Is Sunscreen More Effective If You Apply It Before Or After Moisturizer?

Dermatologists weigh in.
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By now, everyone should know that sunscreen is arguably the most important part of any skincare routine.

As Dr. Samer Jaber of Washington Square Dermatology told HuffPost earlier this year, “It doesn’t matter how much money you spend on oils or retinol and vitamin C. If you’re not getting good sun protection, you’re wasting your money.”

No matter what time of year, everyone should be using sunscreen, especially on parts of the body that are regularly exposed to the sun, like the face. Figuring out when to layer sunscreen into your beauty routine, though, can get a little confusing. There’s one common question you may have asked yourself: Does sunscreen go on before or after your daily moisturizer?

As it happens, even dermatologists don’t always agree on the answer. We asked a few to share their expert opinions on when to apply sunscreen in your beauty routine. And while they shared different views, they did agree on one thing: Everyone should be using sunscreen.

For your everyday beauty routine, the dermatologists we spoke to recommended using physical sunblock over chemical sunblock, with an SPF of at least 30. Physical sunscreens contain mineral ingredients such as zinc oxide or titanium dioxide, which reflect ultraviolet rays. Chemical sunscreens, usually containing ingredients like oxybenzone, octinoxate, octisalate and avobenzone, rely on a chemical reaction to protect the skin, Dr. Melda Isaac, a board-certified dermatologist based in Washington, D.C. explained. Chemical sunscreens absorb UV rays and release them as infrared rays.

“Chemical based sunscreens degrade more quickly when you’re exposed to the sun,” Isaac said, noting that they aren’t as stable as physical formulas. Physical sunblocks, she noted, aren’t “bulletproof,” but “they hold up so much better and deliver much better sun protection.”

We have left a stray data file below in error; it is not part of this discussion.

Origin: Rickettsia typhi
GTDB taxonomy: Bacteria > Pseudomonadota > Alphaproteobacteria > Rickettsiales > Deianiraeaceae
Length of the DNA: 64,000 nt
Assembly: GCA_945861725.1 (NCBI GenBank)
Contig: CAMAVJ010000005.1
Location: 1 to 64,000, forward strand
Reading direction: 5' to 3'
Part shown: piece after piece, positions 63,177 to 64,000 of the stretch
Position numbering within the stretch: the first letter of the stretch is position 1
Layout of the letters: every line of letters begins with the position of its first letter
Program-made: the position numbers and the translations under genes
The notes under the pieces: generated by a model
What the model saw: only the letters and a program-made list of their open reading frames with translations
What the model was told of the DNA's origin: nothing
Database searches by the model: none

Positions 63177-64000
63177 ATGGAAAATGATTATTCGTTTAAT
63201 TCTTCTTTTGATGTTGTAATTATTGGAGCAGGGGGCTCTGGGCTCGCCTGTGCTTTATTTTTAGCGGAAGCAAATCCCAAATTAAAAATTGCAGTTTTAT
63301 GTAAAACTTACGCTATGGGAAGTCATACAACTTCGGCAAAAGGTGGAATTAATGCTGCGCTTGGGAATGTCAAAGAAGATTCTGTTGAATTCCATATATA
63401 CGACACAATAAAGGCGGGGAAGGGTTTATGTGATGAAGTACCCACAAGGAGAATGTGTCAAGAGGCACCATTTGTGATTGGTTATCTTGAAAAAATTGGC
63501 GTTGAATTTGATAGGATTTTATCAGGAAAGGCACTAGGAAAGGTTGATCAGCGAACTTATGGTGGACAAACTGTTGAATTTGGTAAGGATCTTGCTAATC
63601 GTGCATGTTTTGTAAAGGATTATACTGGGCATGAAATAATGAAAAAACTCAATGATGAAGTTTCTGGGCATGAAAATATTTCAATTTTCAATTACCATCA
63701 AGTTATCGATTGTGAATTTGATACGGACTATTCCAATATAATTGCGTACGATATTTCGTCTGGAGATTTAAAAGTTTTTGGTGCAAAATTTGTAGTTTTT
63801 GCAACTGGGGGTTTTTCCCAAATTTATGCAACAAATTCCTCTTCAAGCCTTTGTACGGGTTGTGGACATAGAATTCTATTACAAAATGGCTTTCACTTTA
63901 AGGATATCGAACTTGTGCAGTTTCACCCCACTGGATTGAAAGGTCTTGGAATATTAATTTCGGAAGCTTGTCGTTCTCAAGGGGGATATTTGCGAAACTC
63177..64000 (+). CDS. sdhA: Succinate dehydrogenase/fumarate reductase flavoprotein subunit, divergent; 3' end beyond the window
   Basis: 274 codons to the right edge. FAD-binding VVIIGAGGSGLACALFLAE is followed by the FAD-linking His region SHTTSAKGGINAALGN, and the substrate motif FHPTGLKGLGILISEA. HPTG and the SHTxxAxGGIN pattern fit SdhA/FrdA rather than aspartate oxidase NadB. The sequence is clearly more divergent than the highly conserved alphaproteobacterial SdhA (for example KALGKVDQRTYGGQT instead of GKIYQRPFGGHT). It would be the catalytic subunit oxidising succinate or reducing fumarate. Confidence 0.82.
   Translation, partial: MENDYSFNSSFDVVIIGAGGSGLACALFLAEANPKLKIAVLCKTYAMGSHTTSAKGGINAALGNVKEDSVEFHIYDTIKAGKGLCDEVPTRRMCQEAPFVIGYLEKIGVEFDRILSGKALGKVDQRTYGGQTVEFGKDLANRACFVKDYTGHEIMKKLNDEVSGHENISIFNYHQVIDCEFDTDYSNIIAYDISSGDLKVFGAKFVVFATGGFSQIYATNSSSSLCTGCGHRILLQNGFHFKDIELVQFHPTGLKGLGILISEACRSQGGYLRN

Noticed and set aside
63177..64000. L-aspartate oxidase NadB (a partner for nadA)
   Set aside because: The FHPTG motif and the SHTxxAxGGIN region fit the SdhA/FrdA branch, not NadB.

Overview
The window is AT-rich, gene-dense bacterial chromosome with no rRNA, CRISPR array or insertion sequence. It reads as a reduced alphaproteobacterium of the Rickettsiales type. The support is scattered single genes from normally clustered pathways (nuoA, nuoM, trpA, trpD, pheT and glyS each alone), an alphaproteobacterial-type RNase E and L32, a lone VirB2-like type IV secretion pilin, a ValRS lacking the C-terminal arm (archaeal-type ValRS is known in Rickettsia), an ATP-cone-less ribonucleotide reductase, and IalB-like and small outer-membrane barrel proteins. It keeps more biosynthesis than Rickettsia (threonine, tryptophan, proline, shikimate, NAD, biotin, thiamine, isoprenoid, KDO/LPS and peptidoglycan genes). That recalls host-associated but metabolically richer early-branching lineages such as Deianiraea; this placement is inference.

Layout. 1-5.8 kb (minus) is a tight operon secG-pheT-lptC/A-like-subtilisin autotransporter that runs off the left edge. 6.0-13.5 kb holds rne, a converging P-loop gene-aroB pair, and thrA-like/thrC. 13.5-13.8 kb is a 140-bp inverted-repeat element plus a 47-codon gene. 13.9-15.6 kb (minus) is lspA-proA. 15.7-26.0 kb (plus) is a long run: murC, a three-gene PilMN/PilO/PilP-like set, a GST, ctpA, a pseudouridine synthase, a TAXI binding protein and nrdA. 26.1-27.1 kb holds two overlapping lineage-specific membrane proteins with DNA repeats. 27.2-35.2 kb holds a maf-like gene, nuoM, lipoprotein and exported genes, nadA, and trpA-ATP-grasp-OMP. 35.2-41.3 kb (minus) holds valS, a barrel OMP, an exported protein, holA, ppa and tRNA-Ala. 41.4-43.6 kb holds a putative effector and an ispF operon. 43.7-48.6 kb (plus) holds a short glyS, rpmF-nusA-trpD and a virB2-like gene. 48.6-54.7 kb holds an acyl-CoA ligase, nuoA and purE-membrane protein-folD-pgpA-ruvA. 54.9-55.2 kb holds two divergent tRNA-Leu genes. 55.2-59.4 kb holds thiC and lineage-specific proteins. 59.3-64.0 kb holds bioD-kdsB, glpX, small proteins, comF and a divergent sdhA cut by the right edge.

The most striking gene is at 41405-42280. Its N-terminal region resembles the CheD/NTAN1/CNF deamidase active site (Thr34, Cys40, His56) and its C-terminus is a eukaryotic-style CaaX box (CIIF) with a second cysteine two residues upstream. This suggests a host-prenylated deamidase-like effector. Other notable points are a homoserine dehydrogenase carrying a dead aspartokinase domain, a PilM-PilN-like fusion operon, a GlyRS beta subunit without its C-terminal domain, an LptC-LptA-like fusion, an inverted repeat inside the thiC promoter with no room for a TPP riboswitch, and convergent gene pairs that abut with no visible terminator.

The simplest way to remember when to apply sunscreen, according to Isaac, is that you want to put it on as close to the end of your beauty routine as possible ― on top of any medicated treatments, antioxidant serums and moisturizer.

A simple rule of thumb? “Cleanse, medicate, moisturize, protect,” she said.

The layering order also depends on what type of sunscreen you use ― powder or lotion.

“If you are using a cream-based or lotion-based sunscreen, which most people do, you want to put that on after your moisturizer,” Isaac said. “If you mix it in with your moisturizer, you’re diluting your sunscreen and its ability to protect. Then you would put on makeup, if someone’s choosing to wear makeup.”

Another reason for using this method, Isaac said, is because sunscreens that contain zinc oxide and titanium dioxide can be a little bit drying. So, if you add your moisturizer first, you won’t be left with sticky or gritty residue.

If you’re using a powder sunscreen, Isaac said it can be applied on top of makeup, much like a finishing powder. A benefit to powders is that they can be easily reapplied throughout the day, without worrying about smudging or rubbing off your makeup.

Dr. Y. Claire Chang at Union Square Laser Dermatology agreed that sunscreen should be part of everyone’s regimen, but shared an alternate opinion for when to apply it.

“In the morning, I recommend gentle cleansing, then applying products with active ingredients (like vitamin C or glycolic acid), then applying a base layer of sunscreen prior to moisturizer and make-up,” she told HuffPost earlier this year.

“There has been a lot of publicity over the past few years of why sunscreens may not be as efficacious as reported. Many times, this is because patients are not applying the amount of sunscreen needed for the level of SPF protection advertised,” Chang added. “I recommend using a thick enough layer and reapplication of sunscreen every 2-3 hours if staying outdoors to ensure optimal protection.”

Jaber sat somewhere in the middle, noting that he usually recommends applying sunscreen before moisturizer, “but it depends on the person.”

“I think this is controversial,” he said. “Some dermatologists will tell people to put it on first, some will tell them to put it on after. Personally, for me, I put on sunscreen and then a moisturizer, but a lot of times, putting on moisturizer then sunscreen is fine, too. It’s more about making sure you’re putting the right amount on [...] making sure you have good coverage on your face.”

At the end of the day, just do yourself a favor and wear sunscreen. Your skin will thank you.

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